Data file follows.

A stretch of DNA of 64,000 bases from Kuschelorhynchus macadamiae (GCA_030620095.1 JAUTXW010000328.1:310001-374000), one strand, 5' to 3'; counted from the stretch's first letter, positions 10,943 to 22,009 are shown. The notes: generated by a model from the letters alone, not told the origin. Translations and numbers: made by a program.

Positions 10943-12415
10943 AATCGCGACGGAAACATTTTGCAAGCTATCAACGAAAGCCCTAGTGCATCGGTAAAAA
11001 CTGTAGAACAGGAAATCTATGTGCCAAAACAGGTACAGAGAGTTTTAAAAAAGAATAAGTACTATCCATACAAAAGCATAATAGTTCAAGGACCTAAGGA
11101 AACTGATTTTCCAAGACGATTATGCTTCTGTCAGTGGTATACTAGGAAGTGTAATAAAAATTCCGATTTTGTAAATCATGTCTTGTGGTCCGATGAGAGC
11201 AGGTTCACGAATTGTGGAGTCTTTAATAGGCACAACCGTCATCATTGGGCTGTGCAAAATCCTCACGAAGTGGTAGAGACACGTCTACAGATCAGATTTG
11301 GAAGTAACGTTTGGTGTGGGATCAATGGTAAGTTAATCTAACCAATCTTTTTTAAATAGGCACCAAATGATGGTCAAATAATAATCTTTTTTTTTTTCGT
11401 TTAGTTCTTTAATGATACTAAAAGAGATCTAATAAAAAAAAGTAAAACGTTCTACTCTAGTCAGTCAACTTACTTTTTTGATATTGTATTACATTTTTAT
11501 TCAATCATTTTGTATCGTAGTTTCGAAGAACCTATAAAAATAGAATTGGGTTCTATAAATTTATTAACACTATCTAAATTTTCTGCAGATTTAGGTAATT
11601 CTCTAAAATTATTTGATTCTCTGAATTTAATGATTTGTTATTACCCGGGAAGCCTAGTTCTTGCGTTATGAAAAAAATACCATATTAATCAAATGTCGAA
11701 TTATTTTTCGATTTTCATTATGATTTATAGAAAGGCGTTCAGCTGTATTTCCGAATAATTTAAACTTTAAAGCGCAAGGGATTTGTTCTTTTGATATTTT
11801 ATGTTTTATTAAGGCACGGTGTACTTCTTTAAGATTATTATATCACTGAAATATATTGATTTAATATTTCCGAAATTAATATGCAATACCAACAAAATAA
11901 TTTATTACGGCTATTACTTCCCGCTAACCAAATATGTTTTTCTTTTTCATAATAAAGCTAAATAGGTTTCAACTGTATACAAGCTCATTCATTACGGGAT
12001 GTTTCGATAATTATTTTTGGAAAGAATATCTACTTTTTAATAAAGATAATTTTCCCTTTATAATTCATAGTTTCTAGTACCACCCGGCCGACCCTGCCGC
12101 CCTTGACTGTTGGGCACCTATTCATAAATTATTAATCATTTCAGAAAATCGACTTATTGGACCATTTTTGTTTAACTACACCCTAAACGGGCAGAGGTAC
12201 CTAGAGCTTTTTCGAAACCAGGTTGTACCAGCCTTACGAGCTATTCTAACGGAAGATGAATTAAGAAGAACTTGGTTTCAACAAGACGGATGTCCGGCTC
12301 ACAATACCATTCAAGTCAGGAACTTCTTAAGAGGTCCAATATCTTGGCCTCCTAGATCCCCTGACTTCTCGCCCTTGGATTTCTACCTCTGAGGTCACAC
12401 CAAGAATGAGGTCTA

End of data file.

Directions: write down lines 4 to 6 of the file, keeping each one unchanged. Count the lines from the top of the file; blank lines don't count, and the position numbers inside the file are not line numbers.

11001 CTGTAGAACAGGAAATCTATGTGCCAAAACAGGTACAGAGAGTTTTAAAAAAGAATAAGTACTATCCATACAAAAGCATAATAGTTCAAGGACCTAAGGA
11101 AACTGATTTTCCAAGACGATTATGCTTCTGTCAGTGGTATACTAGGAAGTGTAATAAAAATTCCGATTTTGTAAATCATGTCTTGTGGTCCGATGAGAGC
11201 AGGTTCACGAATTGTGGAGTCTTTAATAGGCACAACCGTCATCATTGGGCTGTGCAAAATCCTCACGAAGTGGTAGAGACACGTCTACAGATCAGATTTG